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Kenneth Roth, the former executive director of Human Rights Watch, critiqued Harvard University President Claudine Gay’s responses to a statement originally signed by 34 student groups that held Israel “entirely responsible” for a deadly attack by Hamas earlier this month.
“Even though I understand why [the University] was not happy with the pro-Palestine statement put out by many Harvard students, it should not have commented,” Roth said during an event hosted by the Harvard Kennedy School’s Carr Center for Human Rights on Monday.
“It should instead say that the institution believes in academic freedom and students are entitled to say what they want,” he added.
Harvard spokesperson Jason A. Newton declined to comment on Roth’s critiques of the administration’s statements.
Roth’s critiques came after Gay distanced the University from the student groups’ statement in her second of three University-wide messages released following Hamas’ Oct. 7 attack and Israel’s subsequent retaliation.
“While our students have the right to speak for themselves, no student group — not even 30 student groups — speaks for Harvard University or its leadership,” Gay wrote on Oct. 10.
In an Oct. 12 video message, Gay rejected calls to punish students affiliated with the groups that signed onto the student statement and said that the University “embraces a commitment to free expression.”
Roth expressed concern that by taking a stance on the student groups’ statement and the war in Israel, Harvard “invites pressure from donors to restrict [academic] freedom.”
This is not the first time Roth has alleged the University allows donors to influence academic debate about Israel and Palestine. Earlier this year, Roth said HKS Dean Douglas W. Elmendorf blocked Roth from a year-long fellowship at the school over his past criticism of Israel.
Roth also called on the University to “explicitly adopt a policy that it will not opine on statements issued by students or faculty, but it will limit itself to the role of defending academic freedom.”
“It’s not the goal of the University administration to speak about developments around the world, rather that’s what faculty and students do,” he added.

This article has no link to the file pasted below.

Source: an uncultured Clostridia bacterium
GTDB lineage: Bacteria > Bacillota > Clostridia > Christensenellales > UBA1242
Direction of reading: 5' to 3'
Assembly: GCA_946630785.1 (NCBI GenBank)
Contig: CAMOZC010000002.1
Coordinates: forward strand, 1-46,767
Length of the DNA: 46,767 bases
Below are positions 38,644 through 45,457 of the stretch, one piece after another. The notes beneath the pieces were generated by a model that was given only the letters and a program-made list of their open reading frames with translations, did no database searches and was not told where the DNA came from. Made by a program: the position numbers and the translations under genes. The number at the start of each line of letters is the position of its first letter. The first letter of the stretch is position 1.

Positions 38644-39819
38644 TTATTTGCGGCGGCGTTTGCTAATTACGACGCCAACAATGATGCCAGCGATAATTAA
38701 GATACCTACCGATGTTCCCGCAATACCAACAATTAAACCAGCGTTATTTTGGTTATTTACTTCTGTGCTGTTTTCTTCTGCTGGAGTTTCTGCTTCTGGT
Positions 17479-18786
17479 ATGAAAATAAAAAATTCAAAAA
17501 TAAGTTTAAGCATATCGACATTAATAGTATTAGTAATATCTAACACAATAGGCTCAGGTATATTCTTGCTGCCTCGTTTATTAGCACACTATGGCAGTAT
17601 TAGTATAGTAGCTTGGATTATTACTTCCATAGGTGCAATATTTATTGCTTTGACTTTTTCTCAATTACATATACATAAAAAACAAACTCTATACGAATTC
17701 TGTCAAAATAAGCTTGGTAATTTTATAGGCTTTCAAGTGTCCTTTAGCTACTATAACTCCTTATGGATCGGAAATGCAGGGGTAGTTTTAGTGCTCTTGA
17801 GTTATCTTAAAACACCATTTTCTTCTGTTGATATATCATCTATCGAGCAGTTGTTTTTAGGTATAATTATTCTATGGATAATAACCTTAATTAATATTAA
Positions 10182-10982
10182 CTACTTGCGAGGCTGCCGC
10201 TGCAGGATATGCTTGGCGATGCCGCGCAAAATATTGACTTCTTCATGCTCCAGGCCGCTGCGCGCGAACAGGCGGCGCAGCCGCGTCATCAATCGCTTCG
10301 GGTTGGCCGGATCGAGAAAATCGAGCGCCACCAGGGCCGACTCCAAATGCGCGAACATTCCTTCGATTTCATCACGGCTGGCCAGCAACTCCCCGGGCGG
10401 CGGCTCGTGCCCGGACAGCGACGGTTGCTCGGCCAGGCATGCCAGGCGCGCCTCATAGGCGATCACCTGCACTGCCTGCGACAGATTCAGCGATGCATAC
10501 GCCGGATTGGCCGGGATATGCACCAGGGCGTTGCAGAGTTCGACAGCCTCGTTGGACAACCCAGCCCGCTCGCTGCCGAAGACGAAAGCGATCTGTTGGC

Roth pointed to Princeton University as a model for how Harvard could better facilitate on-campus discussion of contentious issues.
According to Roth, after a Princeton professor was accused of teaching an antisemitic book in her class, the Princeton administration responded by defending academic freedom and refusing to comment on world events.
Roth offered his critiques of Harvard’s response to the war in Israel during a conversation with Carr Center Faculty Director Mathias Risse and several dozen Harvard affiliates who attended the event.
Risse began the event by underscoring the complexity of the crisis to an overflowing classroom of attendees and called the fighting in Israel and Gaza over the past two weeks “a tragedy in the most ancient and precise sense of the word.”
Risse then turned the floor over to Roth, who analyzed the alleged human rights violations by both Hamas and the Israeli Defense Forces since the fighting began.
“Hamas’ attack of Oct. 7 was a blatant violation of humanitarian law,” Roth said. “The rule number one of humanitarian law is you don’t kill civilians.”
“Similarly, you don’t abduct hostages,” he added. “This is not a complex legal matter.”
Roth then discussed Israel’s retaliation in the context of international humanitarian law. Since Israel launched its retaliatory attack against Gaza, more than 5,000 Palestinians have been killed.
Roth added that international humanitarian law “prohibits attacking even legitimate military targets if the predictable civilian consequences would be disproportionate.”
Roth concluded the talk by discussing how other Arab countries could play a role in promoting peace between Israel and Palestine.
“What should the Arab states be doing at this point?” Roth asked. “This is an opportunity for them to push for some viable solution for Palestinians — to insist on equal rights.”
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